Don’t forget that these Temasek Bonds can be subscribed for through CPFIS. If you have more than S$20,000 in your CPF-OA, and don’t plan to use the excess money in the next 5 years, just buy as much of these bonds as you can, you’ve basically just made that 0.2% (over the CPF-OA 2.5% yield) spread for free.

Financial Horse, are you subscribing for this?

I really like these bonds. I really like that Temasek is making efforts to open up the retail bond scene here. I really like that they offer a nice spread over comparable SSBs and SGS. Unfortunately, these Temasek bonds just don’t fit into my current portfolio strategy. As a young investor, I want huge exposure to equities and REITs, and for the remainder of my portfolio, I want them in liquid assets that I can access at a moment’s notice. And these bonds just don’t fulfil that liquidity criteria. For me, I’ll stick to savings accounts like DBS Multiplier or UOB One, or SSBs, for the fixed income portion of my portfolio. The yield is lower, but that’s the price I have to pay for better liquidity.

I will be giving these Temasek Retail Bonds a 4 financial horse rating. The yield is good, and they are risk free, but unfortunately liquidity may be a concern, so they will not be for everyone.

Financial Horse Rating –T2023-S$ Temasek Bonds

Financial Horse has a set of 7 Commandments for Successful Investing, that I ask myself before making every investment, and that I will never break regardless of the situation. Enter your email below to receive a copy in your inbox!

[mc4wp_form id=”173″]

Enjoyed this article? Like our Facebook Page for more great articles, or join the Facebook Group to continue the discussion!







  1. Hi, I know this is not a fair comparison, but comparing the GE270 endowment (which has already closed a few months back) and the Temasek bonds, which do you think is a better option?

  2. Okay, I must first put the disclaimer that I do not have any substantial grounds to make the points I am going to make here; are there any chance that the money raised will be used to fund the purchases of “distressed” assets from HNA in the very near future? One can google “Temasek” and “HNA” together and you will get a picture of the possible upcoming deals with the troubled Chinese conglomerate.

  3. i m taking the opposite view. while i totally agree with all the risk rating analysis etc but as to the part were you are comparing to fixed deposits i do not agree. today SCB esaver and Maybank isavvy (and for priority) we are getting 1.8-2% by december 2018 and probably 2.5-3% as we expect FED to increase rates by another 75-100 basis points by dec 2019. its better to put in savings above and let interest rates roll up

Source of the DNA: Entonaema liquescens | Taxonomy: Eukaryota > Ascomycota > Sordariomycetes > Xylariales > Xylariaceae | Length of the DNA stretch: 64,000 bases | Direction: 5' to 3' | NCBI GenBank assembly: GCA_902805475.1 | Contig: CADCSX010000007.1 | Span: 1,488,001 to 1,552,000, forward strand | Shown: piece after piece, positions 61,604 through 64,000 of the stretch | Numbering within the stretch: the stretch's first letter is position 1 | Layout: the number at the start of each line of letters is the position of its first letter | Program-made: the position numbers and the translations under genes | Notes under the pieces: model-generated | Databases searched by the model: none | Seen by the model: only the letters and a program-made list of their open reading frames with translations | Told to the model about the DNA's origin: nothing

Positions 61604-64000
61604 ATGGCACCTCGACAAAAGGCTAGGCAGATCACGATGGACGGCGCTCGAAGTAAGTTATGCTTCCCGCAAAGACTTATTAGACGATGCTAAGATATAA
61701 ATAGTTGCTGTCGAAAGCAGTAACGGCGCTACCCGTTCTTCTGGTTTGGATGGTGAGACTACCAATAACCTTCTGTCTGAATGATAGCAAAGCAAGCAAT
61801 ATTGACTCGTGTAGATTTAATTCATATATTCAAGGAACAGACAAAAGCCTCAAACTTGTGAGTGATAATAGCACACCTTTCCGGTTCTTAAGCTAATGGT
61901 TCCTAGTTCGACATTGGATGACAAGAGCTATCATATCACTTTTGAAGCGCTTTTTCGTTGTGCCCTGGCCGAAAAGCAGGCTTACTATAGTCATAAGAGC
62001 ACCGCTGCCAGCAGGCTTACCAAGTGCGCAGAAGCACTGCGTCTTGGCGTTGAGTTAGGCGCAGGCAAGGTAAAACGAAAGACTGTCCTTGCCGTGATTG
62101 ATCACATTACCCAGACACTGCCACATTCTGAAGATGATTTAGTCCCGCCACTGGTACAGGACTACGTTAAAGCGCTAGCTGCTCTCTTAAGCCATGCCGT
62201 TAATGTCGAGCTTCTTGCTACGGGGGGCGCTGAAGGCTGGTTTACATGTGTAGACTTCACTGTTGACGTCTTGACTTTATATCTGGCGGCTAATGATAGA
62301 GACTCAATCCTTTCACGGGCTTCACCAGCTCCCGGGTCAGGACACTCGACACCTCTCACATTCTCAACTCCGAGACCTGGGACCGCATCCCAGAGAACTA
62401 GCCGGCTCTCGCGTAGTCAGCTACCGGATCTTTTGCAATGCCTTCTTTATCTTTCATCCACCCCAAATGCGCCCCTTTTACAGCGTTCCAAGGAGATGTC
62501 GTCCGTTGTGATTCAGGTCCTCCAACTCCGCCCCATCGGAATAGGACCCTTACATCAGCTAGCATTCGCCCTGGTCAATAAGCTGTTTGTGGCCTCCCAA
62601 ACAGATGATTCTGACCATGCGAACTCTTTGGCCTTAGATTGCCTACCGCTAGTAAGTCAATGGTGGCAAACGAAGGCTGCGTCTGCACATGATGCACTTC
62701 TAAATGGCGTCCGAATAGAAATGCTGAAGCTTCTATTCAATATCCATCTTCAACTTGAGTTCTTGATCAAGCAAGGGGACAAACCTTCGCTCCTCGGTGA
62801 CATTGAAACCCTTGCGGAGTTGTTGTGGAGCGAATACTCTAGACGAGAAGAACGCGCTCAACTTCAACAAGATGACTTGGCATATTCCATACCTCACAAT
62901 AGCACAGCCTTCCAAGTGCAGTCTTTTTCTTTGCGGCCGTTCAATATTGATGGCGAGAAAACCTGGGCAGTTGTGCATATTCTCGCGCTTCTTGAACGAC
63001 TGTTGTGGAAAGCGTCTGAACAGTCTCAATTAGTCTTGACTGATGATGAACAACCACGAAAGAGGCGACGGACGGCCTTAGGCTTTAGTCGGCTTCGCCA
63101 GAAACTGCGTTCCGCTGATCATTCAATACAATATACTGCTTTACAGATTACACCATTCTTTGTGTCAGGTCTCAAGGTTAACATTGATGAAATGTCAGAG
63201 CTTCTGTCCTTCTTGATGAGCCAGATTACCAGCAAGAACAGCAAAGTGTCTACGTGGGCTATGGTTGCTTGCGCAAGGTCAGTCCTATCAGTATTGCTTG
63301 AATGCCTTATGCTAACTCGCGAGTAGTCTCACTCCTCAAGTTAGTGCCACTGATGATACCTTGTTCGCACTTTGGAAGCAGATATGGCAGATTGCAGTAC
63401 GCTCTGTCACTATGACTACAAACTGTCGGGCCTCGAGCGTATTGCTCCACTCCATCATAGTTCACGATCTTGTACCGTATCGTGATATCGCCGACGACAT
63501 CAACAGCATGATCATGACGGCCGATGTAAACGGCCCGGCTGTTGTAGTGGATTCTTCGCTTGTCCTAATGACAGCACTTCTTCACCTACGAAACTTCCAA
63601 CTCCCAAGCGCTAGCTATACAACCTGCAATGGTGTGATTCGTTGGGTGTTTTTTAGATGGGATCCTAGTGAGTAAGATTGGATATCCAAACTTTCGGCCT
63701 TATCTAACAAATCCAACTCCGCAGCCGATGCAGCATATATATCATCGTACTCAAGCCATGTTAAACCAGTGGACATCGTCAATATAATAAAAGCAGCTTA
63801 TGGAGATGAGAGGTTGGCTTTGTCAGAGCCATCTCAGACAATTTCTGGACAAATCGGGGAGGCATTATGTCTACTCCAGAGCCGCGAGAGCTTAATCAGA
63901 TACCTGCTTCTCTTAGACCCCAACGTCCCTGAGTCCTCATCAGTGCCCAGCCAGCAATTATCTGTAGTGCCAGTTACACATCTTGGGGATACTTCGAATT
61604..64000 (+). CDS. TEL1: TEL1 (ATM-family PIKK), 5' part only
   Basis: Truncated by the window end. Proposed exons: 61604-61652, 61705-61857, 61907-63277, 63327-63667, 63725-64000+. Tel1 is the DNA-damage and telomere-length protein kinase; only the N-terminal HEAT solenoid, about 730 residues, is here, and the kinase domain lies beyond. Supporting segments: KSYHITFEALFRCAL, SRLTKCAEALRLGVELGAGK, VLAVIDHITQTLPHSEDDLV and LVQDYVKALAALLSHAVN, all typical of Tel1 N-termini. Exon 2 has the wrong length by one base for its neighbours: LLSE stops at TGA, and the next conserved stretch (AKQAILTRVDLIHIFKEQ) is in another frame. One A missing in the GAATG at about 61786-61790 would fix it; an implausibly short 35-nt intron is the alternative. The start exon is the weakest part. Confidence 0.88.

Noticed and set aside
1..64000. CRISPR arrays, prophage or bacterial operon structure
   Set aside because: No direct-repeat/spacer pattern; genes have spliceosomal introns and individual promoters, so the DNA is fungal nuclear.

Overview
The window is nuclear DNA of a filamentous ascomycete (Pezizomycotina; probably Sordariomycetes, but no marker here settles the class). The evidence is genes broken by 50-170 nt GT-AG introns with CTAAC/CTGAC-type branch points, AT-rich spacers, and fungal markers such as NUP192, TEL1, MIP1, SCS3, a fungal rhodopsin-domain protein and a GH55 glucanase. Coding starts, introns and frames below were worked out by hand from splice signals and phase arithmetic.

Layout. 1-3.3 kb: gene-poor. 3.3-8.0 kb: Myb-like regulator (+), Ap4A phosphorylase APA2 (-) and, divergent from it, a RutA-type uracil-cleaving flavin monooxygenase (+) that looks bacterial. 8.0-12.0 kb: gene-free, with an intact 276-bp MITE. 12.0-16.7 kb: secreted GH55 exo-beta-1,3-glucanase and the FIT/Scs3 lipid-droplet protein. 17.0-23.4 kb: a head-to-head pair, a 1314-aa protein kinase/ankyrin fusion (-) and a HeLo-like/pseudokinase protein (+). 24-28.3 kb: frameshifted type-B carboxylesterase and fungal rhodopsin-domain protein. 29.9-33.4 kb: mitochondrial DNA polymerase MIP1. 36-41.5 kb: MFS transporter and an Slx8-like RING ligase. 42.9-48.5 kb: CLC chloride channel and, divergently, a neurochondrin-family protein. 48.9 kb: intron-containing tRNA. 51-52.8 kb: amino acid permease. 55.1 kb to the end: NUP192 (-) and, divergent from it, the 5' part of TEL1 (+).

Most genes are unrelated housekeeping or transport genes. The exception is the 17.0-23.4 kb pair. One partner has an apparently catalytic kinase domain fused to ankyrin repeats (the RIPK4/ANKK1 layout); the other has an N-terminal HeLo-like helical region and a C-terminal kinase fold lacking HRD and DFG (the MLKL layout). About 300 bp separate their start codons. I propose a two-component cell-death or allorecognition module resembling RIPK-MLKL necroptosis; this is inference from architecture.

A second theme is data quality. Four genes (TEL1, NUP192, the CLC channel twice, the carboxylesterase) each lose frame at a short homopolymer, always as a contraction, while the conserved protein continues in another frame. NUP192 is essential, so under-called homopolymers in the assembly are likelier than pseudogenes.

• I test sell Sgs on Sgx for 6 months in queue. Yes its was very very difficult to sell without taking a loss. Even if i was willing to take a small loss, still no buyer. The market makers are all the banks and boy they are much smarter than al of us. So FH is right to be cautious about liquidity risk.
      From the past 1 year trend, I am guessing that in 2 years’ time or maybe even shorter, the 5Y yield may touch 2.7%, which means the market price will be below $1. It is just 0.3%+ away. So buy with the mindset of a 5 years lockup is safe approach.

  4. In the last PE bond, those who applied for > $1M only get $11K. They must be cursing, thinking WTF waste my time, only got 0.1% allocation.The problem again is the $200M issue size is too small. Just take a few UHNWI (with net worth more than US$50M which SG has plenty) to dump in some money and it will be hugely overscribed.
    I didn’t apply the last round but for avergae joe, not too happey too if I did apply. Those who apply for $60K only got $5K. Again I think they will probably think “waste my time” since the annual coupon of $200 is so little.
    Since the media blew this up, don’t expect to get more than $5K even if you throw in a lot. So was wondering is it worth the effort and my $2 this time?

  5. In a fast rising interest rate environment, it is foolish to lock-in 5 years for only 2.7%p.a. Currently at 2-2.25% with one more hike(almost a certainly) in Dec 2018 and another 3 more in 2019, it really doesn’t make sense. Historically at 25 basis points for each hike, or a quarter % each time, it means another one full percentage to the current 2%, making it 3%!

    So at end 2019 or from 2020 onwards, this T2023 bond investors will be sucking thumb seeing their peers having 3% in FD while they are locked up till 2023 with a measly 2.7%?


Please enter your comment!
Please enter your name here